# Is it possible to build a toy boat powered by high-power LEDs?

• TimSmall
In summary, an LED-powered boat could be made using three high-power LEDs and a small lithium battery, with a total weight of around 100 grams. The boat would be on the order of 100mm long by 50mm wide and have a light output of around 700 lumens.
TimSmall
[SOLVED] Light propelled toy boat?

Hi,

I was wondering if it would be possible to to produce an LED propelled model boat - no practical application, just a toy.

I think it would be possible to make a boat using something on the order of 3 high-power LEDs, with a small lithium based battery, with a total weight of the order of 100 grams. The LEDs can be pretty well focussed, so nearly all the light would go out in one direction, to about 10 degrees of arc. The boat would be something like 100mm long by 50mm wide. The battery wouldn't last long, but nevermind.

This is how far I got...

Total power consumption of LEDs = ~10 watts.
Light output = ~700 lumens (3x Cree XR-E "Q5" grade).

From: www dot lumitex dot com slash spec_1.html

I think you get about 1 watt out of that in light (1 lumen = 1.5* 10^-3 watts) i.e. around 10% efficiency - you'll have to dump the other 9 watts of heat into the water.

My somewhat rusty physics tells me that pushing 1 watt worth of photons out the back of the boat should result in an equal and opposite forward force on the boat? Is this the case? If so, would the force be enough to actually push the boat forward?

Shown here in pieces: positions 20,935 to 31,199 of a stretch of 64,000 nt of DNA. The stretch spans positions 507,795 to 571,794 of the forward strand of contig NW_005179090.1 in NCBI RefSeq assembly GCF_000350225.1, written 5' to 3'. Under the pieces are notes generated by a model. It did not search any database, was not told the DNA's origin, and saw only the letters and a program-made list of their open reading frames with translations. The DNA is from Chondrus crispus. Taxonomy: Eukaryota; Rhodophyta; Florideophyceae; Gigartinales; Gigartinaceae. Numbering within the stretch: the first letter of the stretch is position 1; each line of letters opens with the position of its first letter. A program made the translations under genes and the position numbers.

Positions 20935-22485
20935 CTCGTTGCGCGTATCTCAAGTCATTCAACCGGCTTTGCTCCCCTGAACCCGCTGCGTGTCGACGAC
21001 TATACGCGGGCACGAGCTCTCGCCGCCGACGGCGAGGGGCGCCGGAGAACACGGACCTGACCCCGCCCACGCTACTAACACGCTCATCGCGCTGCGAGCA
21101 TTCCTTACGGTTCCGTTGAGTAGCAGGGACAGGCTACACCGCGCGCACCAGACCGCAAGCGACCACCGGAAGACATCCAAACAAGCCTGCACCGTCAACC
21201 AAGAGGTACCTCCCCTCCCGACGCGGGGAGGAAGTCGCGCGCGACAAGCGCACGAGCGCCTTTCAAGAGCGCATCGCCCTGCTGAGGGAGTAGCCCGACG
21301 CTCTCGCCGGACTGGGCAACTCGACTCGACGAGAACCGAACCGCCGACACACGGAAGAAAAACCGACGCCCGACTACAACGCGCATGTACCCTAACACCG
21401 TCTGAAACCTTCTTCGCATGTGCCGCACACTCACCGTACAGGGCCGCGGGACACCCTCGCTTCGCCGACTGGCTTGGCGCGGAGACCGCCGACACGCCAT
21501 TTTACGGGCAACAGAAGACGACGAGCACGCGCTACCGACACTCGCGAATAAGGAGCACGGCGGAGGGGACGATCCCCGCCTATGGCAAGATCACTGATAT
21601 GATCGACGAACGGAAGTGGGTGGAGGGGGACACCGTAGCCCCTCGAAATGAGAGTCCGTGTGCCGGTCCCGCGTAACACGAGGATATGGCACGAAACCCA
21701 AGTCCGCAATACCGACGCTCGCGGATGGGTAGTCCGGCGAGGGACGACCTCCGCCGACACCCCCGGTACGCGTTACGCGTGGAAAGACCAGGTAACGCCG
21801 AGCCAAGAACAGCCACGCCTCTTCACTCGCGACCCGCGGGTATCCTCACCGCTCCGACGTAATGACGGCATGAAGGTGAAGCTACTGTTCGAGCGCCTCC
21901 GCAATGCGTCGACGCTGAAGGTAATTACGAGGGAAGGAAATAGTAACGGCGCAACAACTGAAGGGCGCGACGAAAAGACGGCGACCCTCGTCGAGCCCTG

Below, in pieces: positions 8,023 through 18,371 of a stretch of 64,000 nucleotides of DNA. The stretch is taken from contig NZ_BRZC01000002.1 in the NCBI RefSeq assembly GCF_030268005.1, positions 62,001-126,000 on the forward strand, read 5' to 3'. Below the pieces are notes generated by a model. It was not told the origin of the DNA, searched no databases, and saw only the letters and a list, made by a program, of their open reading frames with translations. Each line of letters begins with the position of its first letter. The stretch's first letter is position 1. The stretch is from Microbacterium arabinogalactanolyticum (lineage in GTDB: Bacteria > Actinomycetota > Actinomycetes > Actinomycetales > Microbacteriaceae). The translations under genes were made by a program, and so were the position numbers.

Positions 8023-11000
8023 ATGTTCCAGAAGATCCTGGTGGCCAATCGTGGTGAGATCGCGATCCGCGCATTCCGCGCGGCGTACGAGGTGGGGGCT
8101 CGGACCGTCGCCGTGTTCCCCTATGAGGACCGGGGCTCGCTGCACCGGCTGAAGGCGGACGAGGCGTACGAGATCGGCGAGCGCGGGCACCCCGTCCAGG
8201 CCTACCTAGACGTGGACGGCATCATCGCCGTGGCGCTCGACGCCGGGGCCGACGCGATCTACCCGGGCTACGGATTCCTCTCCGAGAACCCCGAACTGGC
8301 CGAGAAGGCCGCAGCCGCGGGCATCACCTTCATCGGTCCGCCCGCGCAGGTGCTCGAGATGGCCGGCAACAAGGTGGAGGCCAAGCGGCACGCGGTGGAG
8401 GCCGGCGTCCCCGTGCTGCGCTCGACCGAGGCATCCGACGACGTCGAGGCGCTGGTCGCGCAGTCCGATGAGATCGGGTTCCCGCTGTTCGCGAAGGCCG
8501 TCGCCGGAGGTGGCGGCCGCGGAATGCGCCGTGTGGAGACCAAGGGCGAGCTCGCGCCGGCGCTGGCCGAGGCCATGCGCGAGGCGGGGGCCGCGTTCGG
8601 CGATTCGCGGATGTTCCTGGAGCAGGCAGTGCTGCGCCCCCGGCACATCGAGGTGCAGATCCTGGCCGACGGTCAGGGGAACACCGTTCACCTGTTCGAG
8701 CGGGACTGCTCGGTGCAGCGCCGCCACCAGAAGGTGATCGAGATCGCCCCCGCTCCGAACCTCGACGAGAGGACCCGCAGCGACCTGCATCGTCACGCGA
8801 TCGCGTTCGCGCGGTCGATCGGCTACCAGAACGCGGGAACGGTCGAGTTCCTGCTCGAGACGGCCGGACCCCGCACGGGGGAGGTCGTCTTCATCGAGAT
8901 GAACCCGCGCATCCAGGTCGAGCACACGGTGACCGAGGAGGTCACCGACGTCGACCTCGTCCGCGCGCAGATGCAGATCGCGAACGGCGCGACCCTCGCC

Assuming no friction, I tried to calculate using (ke=1/2mv^2) the velocity after once second (i.e. 1 joule of k.e), and got a speed of 4.4 meters per second, which didn't seem to make much sense to me...

What am I doing wrong?

Cheers,

Tim.

Another opportunity for a xkcd link

http://blag.xkcd.com/2008/02/15/the-laser-elevator/"

look for the squirrel

Last edited by a moderator:
A question of momentum...

Ahh, that makes sense.

Strangely enough, I did have the idea of mounting the LEDs at the centre of a mirror, and then mounting a fixed mirror on the side of the tank, with the vague feeling that it'd get more energy out...

Oh well, could have been worse - I could have actually gone to the trouble of building one.

I'll stick to building the LEDs into bike lights instead... diyled.org.

Tim.

## 1. How does a light propelled toy boat work?

A light propelled toy boat works by utilizing the principles of solar energy. The boat is powered by a solar panel that converts sunlight into electrical energy. This energy is then used to power a motor that propels the boat forward.

## 2. What materials are needed to build a light propelled toy boat?

The materials needed to build a light propelled toy boat include a solar panel, a small motor, a propeller, a lightweight boat body, and a battery to store the electrical energy.

## 3. Can a light propelled toy boat work without sunlight?

No, a light propelled toy boat requires sunlight to function. Without sunlight, the solar panel will not be able to convert energy and power the motor.

## 4. How fast can a light propelled toy boat go?

The speed of a light propelled toy boat depends on various factors such as the size of the boat, the strength of the motor, and the amount of sunlight available. Generally, these boats can travel at a speed of 1-2 miles per hour.

## 5. Is a light propelled toy boat safe for children to play with?

Yes, a light propelled toy boat is safe for children to play with as it does not use any dangerous chemicals or fuels. However, adult supervision is recommended, especially when near water.

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